This requires specific, individualized and intensive instruction to better help students successfully manage their thoughts, feelings and behaviours when interacting with other road users.
Effective teaching means providing every student with the maximum number of opportunities to learn and experience success.
Our training specifically targets those learning needs unique to each individual student. We do this by providing close assessment, clear guidance, supported training and supervision during all lessons, identifying the students strengths whilst developing their weaknesses.
Our training fundamentals emphasize safe vehicle control and defensive driving. This is a key step to progressing a students sense of confidence and control behind the wheel. It is particularly effective in reducing anxiety levels and their fear of driving.
Equally important to better manage anxiety while driving is creating a safe and comfortable learning environment where students feel supported in their learning and able to take on new learning and perform these tasks more confidently.
Some of our common teaching strategies particularly helpful for students include:
What we do in driving lessons for students with learning difficulties is:
Getting your license can be a challenging process. Overcoming your fear of driving takes the right practise and approach. Here are some suggestions to help:
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Specifics About Driving For Autistic Individuals
There are no laws that prohibit individuals with autism from learning to drive, explains the Autism Society. The most important issue for everyone is safety.
Determining when someone with autism is ready to drive depends on many factors, such as interest in driving, ability to multitask, personal judgment, and maturity level. Again, its wise to consult with your childs care team before making a decision on readiness.
Learning to drive can be challenging and stressful for anyone, but with the right supports in place, it can be a positive and rewarding experience for people with autism.
Questions For Your Asd Team About Driving
Consider discussing the following with your teens pediatrician and other members of their ASD team:
- How will I know if my autistic teen is ready to learn how to drive?
- Can you recommend any specific therapies that can help with coordination and executive functioning?
- Are there any communication issues that may interfere with driving?
- Are there any visual or auditory challenges that could impair my childs driving?
- What are the risks versus benefits of learning to drive right now? Are there any other skills, like bike riding, we should learn first?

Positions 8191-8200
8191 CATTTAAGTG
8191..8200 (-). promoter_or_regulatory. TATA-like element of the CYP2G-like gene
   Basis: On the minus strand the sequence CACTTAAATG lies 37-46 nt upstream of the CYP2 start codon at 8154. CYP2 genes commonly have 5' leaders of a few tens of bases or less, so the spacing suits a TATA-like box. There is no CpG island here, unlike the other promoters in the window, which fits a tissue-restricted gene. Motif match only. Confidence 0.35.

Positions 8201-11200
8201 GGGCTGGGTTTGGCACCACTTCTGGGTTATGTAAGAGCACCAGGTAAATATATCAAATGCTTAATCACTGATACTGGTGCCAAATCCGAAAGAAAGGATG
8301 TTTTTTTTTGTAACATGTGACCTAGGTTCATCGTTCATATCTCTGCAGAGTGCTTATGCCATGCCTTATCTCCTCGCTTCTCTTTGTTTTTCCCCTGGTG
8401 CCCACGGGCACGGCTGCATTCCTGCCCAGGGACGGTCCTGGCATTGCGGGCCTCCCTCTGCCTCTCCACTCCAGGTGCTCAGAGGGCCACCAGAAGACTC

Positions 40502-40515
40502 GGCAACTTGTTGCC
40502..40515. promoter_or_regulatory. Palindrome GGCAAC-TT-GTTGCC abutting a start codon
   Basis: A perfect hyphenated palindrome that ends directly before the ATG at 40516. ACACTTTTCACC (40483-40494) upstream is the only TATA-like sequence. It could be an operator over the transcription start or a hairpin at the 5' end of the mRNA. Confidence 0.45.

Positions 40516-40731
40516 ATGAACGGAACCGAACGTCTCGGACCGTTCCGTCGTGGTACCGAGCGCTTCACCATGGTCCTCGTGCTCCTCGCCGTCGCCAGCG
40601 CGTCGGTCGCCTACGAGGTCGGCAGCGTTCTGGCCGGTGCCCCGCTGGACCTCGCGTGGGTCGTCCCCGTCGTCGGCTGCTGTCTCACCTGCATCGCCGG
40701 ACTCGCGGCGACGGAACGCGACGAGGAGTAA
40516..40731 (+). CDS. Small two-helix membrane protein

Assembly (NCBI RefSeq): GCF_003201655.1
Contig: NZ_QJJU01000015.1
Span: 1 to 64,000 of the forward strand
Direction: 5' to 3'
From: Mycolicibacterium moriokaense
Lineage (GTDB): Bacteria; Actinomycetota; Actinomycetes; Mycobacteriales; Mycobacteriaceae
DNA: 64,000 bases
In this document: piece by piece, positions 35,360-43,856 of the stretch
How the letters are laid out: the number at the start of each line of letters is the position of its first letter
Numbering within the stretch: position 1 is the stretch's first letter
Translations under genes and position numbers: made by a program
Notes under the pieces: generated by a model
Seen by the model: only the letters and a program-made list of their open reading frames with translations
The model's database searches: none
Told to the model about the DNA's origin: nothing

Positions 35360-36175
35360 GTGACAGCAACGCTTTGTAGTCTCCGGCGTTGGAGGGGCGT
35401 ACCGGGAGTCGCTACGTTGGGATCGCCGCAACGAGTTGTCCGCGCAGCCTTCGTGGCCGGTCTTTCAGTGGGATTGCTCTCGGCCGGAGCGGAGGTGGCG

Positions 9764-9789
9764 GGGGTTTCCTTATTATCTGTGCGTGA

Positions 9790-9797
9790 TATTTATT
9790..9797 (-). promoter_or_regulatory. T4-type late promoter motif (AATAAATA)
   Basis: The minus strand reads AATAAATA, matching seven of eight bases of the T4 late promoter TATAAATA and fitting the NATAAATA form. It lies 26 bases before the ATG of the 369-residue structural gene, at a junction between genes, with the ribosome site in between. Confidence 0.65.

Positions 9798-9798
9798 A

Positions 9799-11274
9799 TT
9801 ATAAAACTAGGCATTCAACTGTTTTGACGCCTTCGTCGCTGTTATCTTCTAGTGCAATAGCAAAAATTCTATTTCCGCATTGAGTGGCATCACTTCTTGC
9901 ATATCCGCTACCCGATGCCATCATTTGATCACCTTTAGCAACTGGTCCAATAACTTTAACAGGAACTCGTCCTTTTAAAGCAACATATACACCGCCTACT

- Is there a specific driving school or driving rehabilitation specialist you can recommend?
If youre looking for specialized training or specific therapies that may help an autistic person learn how to drive, consider the following options:
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What Is An Autism Friendly Driving School
Autism creates a variety of challenges for teens and young adults and raises the question: can autistic people drive? While many on the ASD spectrum are high-functioning and can do almost anything a non-disabled teen could do, there are challenges for others. Because each person has unique features to their ASD diagnosis, whether they can drive is very dependent on the individual.
Yet, studies show that many teens and young adults with autism are driving. Two of every three young adults or adolescents who have a high functioning form of autism are already driving or want to learn to drive. Autism and driving can be a challenge, but with the right driving training, it can be overcome.
Answering the question of whether autistic people can drive is simple and complex at the same time. Many who have an autism diagnosis can and do successfully drive. Read on to learn about the considerations to take when deciding if your autistic loved one is prepared to be a driver.
Learning To Drive Might Look Different For Someone With Autism
When learning to drive, it is imperative that everything be broken down into small tasks. Then, once comfortable, put all the pieces together. It might take longer for someone to learn to drive, but a person should be able to take as long as they need to learn.
The main goal is safety. It can be challenging for a person with autism to learn that others on the road might not follow all the rules like they do. Teaching drivers to expect the unexpected while driving is an abstract concept, yet a critical one.
Heres some tips for helping someone on the autism spectrum learn to drive:
- Allow frequent breaks during driving lessons to let each piece of information to settle in and not overwhelm the individual.